So farewell then, spam. Thank heavens. In the future, we'll spend a lot less time each morning deleting dreary junk from our inboxes. Or so you'd believe if you read some of the press coverage last week of the new Advertising Standards Authority code on unsolicited e-mails - because there was much talk of the ASA cracking down or outlawing the digital equivalent of junk mail.
Well, yes, perhaps. It was touching, arguably, to see so much faith being expressed in the powers of the ASA - though, in truth, most of the coverage got round to mentioning somewhere along the way that the ASA doesn't really have the power to clamp down on anything much, and its writ doesn't exactly run very far where junk e-mail is concerned.
It did have to show willing, obviously, because European Union directives on distance selling insist that consumers must have "opted-in" (in other words, have given their express consent) before they can be sent personally addressed commercial messages. Our codes are now in line with Brussels codes. Which is nice.
But arguably rather pointless. As the ASA admits, its codes are observed (or not) on a self-regulatory basis; and in any event a large proportion of junk e-mail is from cowboy companies based well beyond these shores - and, indeed, the long arm of the ASA. It is estimated that at least 85 per cent of spam received in the UK originates outside the EU. And it's a growing problem too if the evidence from the US is to be believed - AOL's spamguard filter software now detects upwards of a billion unsolicited e-mails every day and AOL accounts for only a fraction of the total US market.
So does the industry have a bigger problem with spam than it has been prepared to acknowledge? Will the ASA move be effective in any real way?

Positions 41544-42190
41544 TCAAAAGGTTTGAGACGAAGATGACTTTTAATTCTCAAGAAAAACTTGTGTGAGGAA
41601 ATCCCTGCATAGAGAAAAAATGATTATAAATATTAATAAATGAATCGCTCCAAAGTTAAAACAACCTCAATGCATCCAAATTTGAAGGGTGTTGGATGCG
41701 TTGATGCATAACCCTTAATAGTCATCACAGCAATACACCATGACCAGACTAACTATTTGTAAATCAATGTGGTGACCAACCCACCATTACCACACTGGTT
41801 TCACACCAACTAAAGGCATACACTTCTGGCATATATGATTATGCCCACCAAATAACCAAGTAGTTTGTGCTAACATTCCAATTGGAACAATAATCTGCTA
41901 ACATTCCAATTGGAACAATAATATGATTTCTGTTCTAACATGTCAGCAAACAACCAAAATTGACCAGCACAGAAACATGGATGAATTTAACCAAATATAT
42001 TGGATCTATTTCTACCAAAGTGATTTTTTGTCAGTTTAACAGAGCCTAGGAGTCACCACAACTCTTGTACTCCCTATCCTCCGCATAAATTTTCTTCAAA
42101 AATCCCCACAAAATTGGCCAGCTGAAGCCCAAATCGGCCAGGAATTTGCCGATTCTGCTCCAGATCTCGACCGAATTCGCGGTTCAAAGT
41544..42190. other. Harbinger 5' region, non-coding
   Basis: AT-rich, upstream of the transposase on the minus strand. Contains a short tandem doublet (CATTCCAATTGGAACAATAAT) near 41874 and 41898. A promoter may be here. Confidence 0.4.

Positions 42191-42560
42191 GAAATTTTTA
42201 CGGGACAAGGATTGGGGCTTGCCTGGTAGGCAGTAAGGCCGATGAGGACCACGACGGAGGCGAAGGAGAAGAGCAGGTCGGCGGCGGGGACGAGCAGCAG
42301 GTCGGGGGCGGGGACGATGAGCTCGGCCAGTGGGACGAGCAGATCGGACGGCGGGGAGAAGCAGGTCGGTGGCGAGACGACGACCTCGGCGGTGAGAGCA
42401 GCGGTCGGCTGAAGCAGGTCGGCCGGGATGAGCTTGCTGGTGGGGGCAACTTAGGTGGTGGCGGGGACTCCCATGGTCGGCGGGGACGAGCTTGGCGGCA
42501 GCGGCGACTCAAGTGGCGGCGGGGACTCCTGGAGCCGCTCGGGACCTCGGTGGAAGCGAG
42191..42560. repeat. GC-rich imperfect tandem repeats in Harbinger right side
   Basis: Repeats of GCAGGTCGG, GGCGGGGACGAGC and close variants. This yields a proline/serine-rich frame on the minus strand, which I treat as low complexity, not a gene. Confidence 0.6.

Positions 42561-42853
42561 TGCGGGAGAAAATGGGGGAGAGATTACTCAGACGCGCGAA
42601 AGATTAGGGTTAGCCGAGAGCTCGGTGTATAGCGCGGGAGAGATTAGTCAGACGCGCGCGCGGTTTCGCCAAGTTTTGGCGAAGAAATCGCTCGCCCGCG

And if not, should mainstream advertisers take that as a cue to leave e-mail marketing - in all its legitimate guises - well alone?
John Owen, a director of Starcom Motive and the chairman of the IPA's digital marketing group, agrees that spam, and the public debate about it, has the potential to devalue the medium.
"But the counter argument is that people genuinely do trust brands and they do not treat (a piece of communication) from a trusted brand in the same way that they would a non-branded communication. So I'm a little sceptical as to the macro effect of this. I would argue that it's not the problem that it is sometimes made out to be. It's not a reason for blue-chip advertisers to abandon it. As long as we are doing it the right way, we can continue," he adds.
Lars Becker, the chief executive of the mobile marketing specialist flytxt, agrees with Owen. There's far more hype than reality where spam is concerned and hardly anyone is genuinely snowed under by unwanted e-mails. Unsolicited text messaging is even rarer.
But Becker does concede there have been some problems recently with scams in which people are texted asking them to call a particular number - which turns out to be an obscenely expensive premium rate line. But that's technically not spam as such. "It's true that this does make people concerned about the medium but I hope that regulations don't hurt the (legitimate) industry while not really getting at the true problem. It's always difficult to legislate against people whose whole existence is about circumventing the regulations."
On the other hand, Becker argues, it is important to raise these issues in the advertising industry. It makes it harder for blue-chip companies to flirt with dodgy practices and then plead ignorance when they're caught out.
Robert Dirskovski, the head of interactive media at the Direct Marketing Association, says that it's important to take a balanced view here: "The (EU) Directive in no way says: 'Thou shalt not send unsolicited e-mail.' We certainly wouldn't want to pour cold water on e-mail. It is a mechanism that is entirely made for companies to enter the market at low cost.
"To say no to e-mail would hinder the growth of e-commerce, especially for smaller, entrepreneurial companies - and those are the companies, more than the established high-street companies, that are going to provide increased consumer choice. So the message is: do it as long as you do it right."
Owen would tend to agree with Dirskowski. He concludes: "In an industry where you have to innovate or be left behind, there will always be an element of trial and error and agencies must use their own judgment. You have to be impactful but you must also respect the recipient. That's the key. As long as you do that, you should be all right."